2014
03.18

It’s all over the news today. You can’t miss it. General Motors is issuing yet another recall of 1.5 million vehicles, part of an effort to assure car buyers that it’s moving faster to rectify safety defects in its vehicles. In a video message to employees posted Monday, CEO Mary Barra says the new recall stems from a push to review potential safety issues and resolve them more quickly.

Here’s the back story, last month more than 1.6 million small cars were recalled for defective engine switches. This puts total recall to more than 3 million, which analysts say is the largest recall to date. The defects are linked to 12 deaths, and GM is facing multiple investigations into how it handled the recall. GM first began investigating the switches in 2004.

Barra admits, “Something went wrong with our process in this instance, and terrible things happened. As a member of the GM family and as a mom with a family of my own, this really hits home for me. And we have apologized. But that is just one step in the journey to resolve this.”

She now intends to have GM undergo an intense review of its recall procedure and she wants to change the system and that means cooperating with government investigators. She went on to say that GM will get better as a result of this tragic situation if it seizes this opportunity.

And you know what, probably for the first time in a long time I believe this automaker is talking from the heart. It’s no surprise to many of you that follow my blogs that I have been very critical of the car companies.

Let’s face it, all of these behemoths have been pushing cars out the door without taking the time to make sure you know exactly what you are buying. No one has taken the time to properly educate you on the technology inside the vehicles, which makes everyone on the road frustrated and more distracted when driving trying to figure out all the buttons and nobs on the dashboards. It would be a fair statement to say they all need a good kick in the pants.

We all agree the saga does not bode well for GM. Surely GM’s reputation will take a hit for this fiasco, if not to its stock price. If nothing else it does cast a poor light on the company for not following the proper recall procedures, no doubt. GM anticipates taking a $300 million charge in the first quarter alone to repair the vehicles in the new recalls as well as the vehicles in the small car recall.

With all that being said, I have to commend Barra for stepping up to the plate and taking full responsibility for the problems she inherited. Let’s be honest, here is a woman who just took the helm in January and already she is being tasked with facing the media. This is a nightmare of a problem. Yet, she is showing her muster, by stepping up to the mic and taking full responsibility as CEO for things that occurred 10 years before she was even in charge. She’s not waiting for the results of the investigation to make a comment. If it was not for the indefatigable actions of Barra to address the public immediately, stock prices would be plummeting to all-time lows.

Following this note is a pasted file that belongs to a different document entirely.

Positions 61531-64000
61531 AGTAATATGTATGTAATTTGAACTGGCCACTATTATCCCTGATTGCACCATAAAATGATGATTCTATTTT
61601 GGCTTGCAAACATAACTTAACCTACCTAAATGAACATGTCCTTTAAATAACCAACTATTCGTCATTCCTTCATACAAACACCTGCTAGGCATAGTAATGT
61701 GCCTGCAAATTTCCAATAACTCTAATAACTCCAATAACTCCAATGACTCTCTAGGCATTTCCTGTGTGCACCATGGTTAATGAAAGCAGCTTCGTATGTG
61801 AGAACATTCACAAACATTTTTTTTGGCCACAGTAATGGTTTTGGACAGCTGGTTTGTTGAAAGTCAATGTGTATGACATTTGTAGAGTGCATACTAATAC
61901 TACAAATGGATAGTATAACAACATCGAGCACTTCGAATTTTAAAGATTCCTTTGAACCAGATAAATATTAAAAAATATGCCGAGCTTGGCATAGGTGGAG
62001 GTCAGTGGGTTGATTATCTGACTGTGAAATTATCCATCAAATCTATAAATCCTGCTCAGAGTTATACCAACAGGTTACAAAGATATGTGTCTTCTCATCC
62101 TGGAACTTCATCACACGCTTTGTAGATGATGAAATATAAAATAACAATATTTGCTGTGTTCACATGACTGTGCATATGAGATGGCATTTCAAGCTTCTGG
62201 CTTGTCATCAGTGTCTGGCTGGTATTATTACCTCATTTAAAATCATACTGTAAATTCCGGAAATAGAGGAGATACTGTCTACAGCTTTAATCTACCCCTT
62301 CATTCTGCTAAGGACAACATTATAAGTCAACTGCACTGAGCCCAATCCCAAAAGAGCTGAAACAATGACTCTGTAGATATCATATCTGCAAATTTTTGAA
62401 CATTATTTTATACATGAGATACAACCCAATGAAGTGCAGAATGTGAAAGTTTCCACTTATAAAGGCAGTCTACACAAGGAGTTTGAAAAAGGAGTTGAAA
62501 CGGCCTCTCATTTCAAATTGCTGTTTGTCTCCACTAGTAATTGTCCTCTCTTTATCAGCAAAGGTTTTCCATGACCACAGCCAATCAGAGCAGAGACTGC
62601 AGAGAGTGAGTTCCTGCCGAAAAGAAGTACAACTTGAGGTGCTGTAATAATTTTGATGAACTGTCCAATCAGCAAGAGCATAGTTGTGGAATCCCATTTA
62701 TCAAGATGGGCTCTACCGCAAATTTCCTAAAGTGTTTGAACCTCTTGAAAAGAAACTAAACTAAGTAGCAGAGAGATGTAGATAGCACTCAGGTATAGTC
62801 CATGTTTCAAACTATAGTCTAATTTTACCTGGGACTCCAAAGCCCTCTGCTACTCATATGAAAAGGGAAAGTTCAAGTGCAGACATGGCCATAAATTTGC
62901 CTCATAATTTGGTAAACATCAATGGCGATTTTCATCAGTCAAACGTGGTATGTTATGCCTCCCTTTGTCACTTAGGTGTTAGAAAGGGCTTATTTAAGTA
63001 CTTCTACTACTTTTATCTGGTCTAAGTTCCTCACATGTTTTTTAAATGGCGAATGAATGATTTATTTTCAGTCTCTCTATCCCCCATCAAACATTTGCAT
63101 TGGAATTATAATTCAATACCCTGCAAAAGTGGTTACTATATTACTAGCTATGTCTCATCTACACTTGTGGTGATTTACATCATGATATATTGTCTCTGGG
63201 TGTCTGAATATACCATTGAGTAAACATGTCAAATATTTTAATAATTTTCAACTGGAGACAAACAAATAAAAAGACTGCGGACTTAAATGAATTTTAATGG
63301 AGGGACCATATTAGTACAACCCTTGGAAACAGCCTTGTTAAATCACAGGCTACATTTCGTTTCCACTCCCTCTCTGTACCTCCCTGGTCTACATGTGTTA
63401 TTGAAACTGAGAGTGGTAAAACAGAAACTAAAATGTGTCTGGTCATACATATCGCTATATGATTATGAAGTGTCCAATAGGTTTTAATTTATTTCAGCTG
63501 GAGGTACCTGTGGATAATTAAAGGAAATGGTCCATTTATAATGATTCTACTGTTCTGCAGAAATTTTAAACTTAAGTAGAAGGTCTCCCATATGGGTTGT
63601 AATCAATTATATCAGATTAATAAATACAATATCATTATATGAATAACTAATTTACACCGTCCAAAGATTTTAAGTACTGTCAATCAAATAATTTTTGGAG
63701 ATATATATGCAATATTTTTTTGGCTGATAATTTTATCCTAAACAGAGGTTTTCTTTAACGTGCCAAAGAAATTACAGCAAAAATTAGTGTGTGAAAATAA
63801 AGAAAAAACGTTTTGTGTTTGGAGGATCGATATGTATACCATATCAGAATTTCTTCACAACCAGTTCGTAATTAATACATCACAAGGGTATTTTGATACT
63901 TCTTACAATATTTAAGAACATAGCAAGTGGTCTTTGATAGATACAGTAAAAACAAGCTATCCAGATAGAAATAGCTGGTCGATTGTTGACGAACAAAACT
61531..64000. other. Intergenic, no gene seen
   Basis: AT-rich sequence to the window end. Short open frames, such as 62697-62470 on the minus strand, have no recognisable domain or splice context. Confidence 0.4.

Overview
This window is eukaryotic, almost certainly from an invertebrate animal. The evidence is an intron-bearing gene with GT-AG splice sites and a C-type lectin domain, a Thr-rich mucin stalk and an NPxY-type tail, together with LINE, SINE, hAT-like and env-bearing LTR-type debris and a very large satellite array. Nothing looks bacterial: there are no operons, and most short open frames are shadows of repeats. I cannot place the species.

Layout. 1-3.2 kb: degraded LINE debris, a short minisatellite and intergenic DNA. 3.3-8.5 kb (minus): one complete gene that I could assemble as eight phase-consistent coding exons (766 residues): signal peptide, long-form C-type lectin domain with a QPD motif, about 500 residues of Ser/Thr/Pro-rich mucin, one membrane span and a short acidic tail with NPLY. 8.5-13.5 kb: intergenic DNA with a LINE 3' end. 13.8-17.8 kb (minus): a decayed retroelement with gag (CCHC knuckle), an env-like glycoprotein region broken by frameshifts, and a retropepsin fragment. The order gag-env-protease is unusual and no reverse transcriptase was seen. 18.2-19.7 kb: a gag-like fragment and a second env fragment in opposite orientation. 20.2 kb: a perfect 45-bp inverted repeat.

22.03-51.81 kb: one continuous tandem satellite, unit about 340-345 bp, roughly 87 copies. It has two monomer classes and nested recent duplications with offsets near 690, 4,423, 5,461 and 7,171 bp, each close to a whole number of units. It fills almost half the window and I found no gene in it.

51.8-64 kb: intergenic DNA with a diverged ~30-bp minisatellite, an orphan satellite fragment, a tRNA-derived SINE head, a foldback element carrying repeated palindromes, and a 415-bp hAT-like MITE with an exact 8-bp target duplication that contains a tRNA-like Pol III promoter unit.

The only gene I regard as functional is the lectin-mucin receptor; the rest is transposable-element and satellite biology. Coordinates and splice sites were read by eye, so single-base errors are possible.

I think this says a lot about her as a leader and it shows GM is serious about rectifying the problems under the new leadership at GM. Barra is demonstrating she is shepherding a new company. As an engineer herself who moved up the ranks she gets more than most the importance of performance and safety. She recognizes what needs to happen and she truly knows how to fix it. She understands what data means in this world of M2M and she can gather and mine all the information to assimilate it and see problems long before they happen. She will change the face of GM forever and this could be a better company that could be financially stronger than it has ever been before.

Barra is showing the new and improved GM under her leadership. That is exactly why we named her a Women of M2M. She has the perseverance to drive this company forward. This says a lot about her as a leader who says what she means and does what she says. She still has a lot to prove, but already she has let her actions prove that the turmoil that was created 10 years ago from a company that was just trying to shed costs and didn’t know how to service customers could finally be turning the corner. It might have taken a woman to lead the way, but the car industry is heading into a new direction and consumers will be the ones who will enjoy the ride.

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